Real estate professionals accustomed to using Facebook’s “likely to move” ads are receiving notice that the social network will be shutting down the feature in mid-August. If you’re currently using the Facebook tool, you may be searching for another avenue for customer outreach and ad targeting online.
Facebook’s “likely to move” ad platform culls data from third-party sites to identify consumers who show signs of relocating soon. Then real estate pros can target ads to these consumers. But in the fallout of the Cambridge Analytica data scandal—in which Facebook was accused of using third-party data for political leverage and other purposes—the social network has decided to sunset “likely to move” ads and other partner categories.
If you still want to use Facebook as a marketing tool, there are plenty of options to get your message in front of prospects. Andrew Fogliato, founder of Just Sell Homes Inc., recommends uploading your database to Facebook and leveraging the relationships you already have to then build new ones. You can use Facebook’s “custom audience” feature to create a list of your existing clients and target ads to that audience on Facebook, Instagram, and other sites. You can also use Facebook’s “lookalike audiences” feature to create a new audience based on common traits of one of your custom audience lists. If your database isn’t big enough to build lookalike audiences, Fogliato recommends using your website visitors (you can install a Facebook pixel on your site) or those who engage on your site.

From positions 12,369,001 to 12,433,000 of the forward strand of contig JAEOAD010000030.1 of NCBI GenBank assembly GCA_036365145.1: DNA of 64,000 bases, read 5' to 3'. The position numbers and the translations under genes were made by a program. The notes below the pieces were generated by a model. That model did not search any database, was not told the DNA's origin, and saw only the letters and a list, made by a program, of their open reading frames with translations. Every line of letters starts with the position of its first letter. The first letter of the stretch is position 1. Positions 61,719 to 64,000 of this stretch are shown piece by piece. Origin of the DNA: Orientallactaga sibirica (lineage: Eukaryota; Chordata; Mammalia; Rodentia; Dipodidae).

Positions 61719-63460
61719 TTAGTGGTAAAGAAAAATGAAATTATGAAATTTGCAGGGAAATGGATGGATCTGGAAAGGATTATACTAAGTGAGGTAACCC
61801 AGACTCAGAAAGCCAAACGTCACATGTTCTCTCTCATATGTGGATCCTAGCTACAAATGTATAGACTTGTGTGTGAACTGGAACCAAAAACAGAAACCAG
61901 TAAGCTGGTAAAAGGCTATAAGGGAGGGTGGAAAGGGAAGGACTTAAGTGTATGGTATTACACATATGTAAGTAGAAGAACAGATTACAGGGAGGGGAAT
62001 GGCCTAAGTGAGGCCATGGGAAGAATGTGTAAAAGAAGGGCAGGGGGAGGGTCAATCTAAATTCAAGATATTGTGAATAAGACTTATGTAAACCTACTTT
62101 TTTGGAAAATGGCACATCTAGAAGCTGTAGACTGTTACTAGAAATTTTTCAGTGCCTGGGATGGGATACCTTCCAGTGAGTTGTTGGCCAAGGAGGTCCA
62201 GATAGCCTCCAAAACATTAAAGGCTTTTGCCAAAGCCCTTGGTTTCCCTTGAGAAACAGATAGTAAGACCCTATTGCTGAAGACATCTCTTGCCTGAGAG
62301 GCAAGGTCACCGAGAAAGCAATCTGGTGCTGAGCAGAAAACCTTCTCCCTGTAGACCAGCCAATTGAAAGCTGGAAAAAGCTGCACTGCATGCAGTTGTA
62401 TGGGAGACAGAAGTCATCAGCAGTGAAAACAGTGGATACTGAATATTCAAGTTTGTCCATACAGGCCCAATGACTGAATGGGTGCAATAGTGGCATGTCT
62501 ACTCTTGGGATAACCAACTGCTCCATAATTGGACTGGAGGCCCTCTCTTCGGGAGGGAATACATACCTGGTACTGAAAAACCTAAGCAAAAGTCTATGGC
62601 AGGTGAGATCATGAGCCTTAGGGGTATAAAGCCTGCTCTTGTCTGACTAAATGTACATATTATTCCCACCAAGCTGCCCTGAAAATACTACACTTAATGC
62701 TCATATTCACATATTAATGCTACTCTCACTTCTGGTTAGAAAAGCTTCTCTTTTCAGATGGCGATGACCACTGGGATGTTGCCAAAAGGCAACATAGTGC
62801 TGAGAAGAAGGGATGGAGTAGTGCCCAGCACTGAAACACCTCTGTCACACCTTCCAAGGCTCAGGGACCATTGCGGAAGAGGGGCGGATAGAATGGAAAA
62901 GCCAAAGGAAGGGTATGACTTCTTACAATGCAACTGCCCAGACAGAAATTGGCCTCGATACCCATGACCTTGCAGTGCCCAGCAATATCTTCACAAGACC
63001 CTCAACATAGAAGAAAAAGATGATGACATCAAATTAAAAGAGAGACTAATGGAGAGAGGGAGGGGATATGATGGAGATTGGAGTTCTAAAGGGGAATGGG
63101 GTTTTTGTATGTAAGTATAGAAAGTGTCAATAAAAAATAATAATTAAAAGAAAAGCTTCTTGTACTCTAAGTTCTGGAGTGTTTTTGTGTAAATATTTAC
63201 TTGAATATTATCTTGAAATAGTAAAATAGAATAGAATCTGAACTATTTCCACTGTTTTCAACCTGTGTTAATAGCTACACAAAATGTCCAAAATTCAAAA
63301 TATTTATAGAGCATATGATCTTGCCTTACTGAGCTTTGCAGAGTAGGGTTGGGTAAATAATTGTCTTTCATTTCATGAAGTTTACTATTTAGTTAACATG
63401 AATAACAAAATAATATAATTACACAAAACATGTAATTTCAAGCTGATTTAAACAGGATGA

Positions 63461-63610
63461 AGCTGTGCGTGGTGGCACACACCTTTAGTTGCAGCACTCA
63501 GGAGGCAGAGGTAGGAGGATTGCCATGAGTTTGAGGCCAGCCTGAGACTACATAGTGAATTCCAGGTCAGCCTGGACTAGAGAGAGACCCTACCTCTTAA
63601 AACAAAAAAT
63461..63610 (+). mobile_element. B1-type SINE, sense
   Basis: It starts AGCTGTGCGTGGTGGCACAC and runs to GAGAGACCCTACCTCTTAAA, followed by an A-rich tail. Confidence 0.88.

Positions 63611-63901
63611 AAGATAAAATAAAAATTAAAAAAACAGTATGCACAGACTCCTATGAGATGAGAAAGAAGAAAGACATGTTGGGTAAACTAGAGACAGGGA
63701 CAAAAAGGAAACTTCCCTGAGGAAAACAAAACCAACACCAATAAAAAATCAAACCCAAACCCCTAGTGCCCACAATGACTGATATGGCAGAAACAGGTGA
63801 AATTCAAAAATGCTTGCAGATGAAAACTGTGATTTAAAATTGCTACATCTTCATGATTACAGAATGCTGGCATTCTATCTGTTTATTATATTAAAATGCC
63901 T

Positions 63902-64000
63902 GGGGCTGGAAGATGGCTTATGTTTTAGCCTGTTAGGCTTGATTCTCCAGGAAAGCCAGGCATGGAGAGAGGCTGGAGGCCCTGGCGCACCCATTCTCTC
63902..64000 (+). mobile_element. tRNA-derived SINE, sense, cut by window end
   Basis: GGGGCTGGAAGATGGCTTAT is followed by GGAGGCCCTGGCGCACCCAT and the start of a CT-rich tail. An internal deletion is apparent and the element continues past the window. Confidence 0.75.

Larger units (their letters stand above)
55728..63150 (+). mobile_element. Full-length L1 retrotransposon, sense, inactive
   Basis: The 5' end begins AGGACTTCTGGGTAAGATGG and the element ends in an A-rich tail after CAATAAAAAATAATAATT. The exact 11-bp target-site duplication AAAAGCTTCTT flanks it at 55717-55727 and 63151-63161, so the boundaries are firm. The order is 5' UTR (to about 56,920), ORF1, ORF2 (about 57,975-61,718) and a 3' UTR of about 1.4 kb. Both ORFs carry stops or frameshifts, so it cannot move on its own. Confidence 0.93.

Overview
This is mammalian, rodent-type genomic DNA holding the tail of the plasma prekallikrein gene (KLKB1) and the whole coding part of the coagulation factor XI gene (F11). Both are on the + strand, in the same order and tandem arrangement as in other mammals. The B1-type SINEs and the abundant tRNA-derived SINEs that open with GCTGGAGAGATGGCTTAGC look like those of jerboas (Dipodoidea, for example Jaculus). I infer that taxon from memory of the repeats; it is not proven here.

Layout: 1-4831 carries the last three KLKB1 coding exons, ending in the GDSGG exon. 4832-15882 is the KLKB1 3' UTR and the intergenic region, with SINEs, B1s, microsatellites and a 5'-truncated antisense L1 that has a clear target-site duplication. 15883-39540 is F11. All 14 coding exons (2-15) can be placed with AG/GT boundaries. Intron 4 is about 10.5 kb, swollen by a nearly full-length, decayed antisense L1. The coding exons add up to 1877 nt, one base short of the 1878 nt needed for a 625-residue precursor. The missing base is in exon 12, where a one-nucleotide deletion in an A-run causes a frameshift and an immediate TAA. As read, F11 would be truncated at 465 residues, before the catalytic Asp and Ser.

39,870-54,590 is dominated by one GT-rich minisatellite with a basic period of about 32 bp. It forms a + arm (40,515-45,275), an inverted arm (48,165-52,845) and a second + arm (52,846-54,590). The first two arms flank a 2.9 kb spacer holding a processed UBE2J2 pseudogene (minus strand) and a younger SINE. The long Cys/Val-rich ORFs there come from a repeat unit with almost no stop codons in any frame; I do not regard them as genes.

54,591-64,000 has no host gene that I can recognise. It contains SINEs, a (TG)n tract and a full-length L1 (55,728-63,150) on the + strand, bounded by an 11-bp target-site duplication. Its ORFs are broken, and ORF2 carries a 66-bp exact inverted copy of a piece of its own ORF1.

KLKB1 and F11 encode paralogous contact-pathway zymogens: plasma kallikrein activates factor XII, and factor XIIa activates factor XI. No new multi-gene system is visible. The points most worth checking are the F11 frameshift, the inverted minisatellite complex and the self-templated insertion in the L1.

“Facebook is constantly learning, and the more results you get, the better it understands what a lead is for you,” says Fogliato, who uses Facebook for about 90 percent of his team’s marketing. He says they keep their ad targeting minimal on Facebook because the more you restrict the audience, the harder it can be for Facebook to get a feel for your customers. He recommends limiting your target to location and age and leaving the rest up to Facebook.
Don’t forget to ensure that your targeted ads are ethical and legal. Facebook has come under scrutiny in recent months due to accusations that it’s enabling housing discrimination by allowing real estate advertisers to exclude audiences protected under the Fair Housing Act.
Nobu Hata, director of member engagement for NAR, recently shared some tips for leveraging social media in real estate, including:
Make sure you have a good website and a content strategy that feeds relevant content into your Facebook business page. You can find more tips on how content marketing can get you more leads, or you can use NAR’s REALTOR® Content Resource.
Target people who have “liked” local points of interest, such as restaurants, schools, and dog parks, and tout your local expertise with tips for home buyers, prepping a home for sale, and sharing local housing statistics.
Don’t forget to tag your sellers when you share video marketing or other collateral for their property. It will remind them that you’re working hard to sell their home. (Chicago-based brokerage @properties uses Adwerx for this.)
Market to warm leads within your social media circle by enabling customers to subscribe to your content blasts, such as upcoming open houses or home buyer and home seller updates. This is also a good way to use contact information you gather at an open house for follow-up.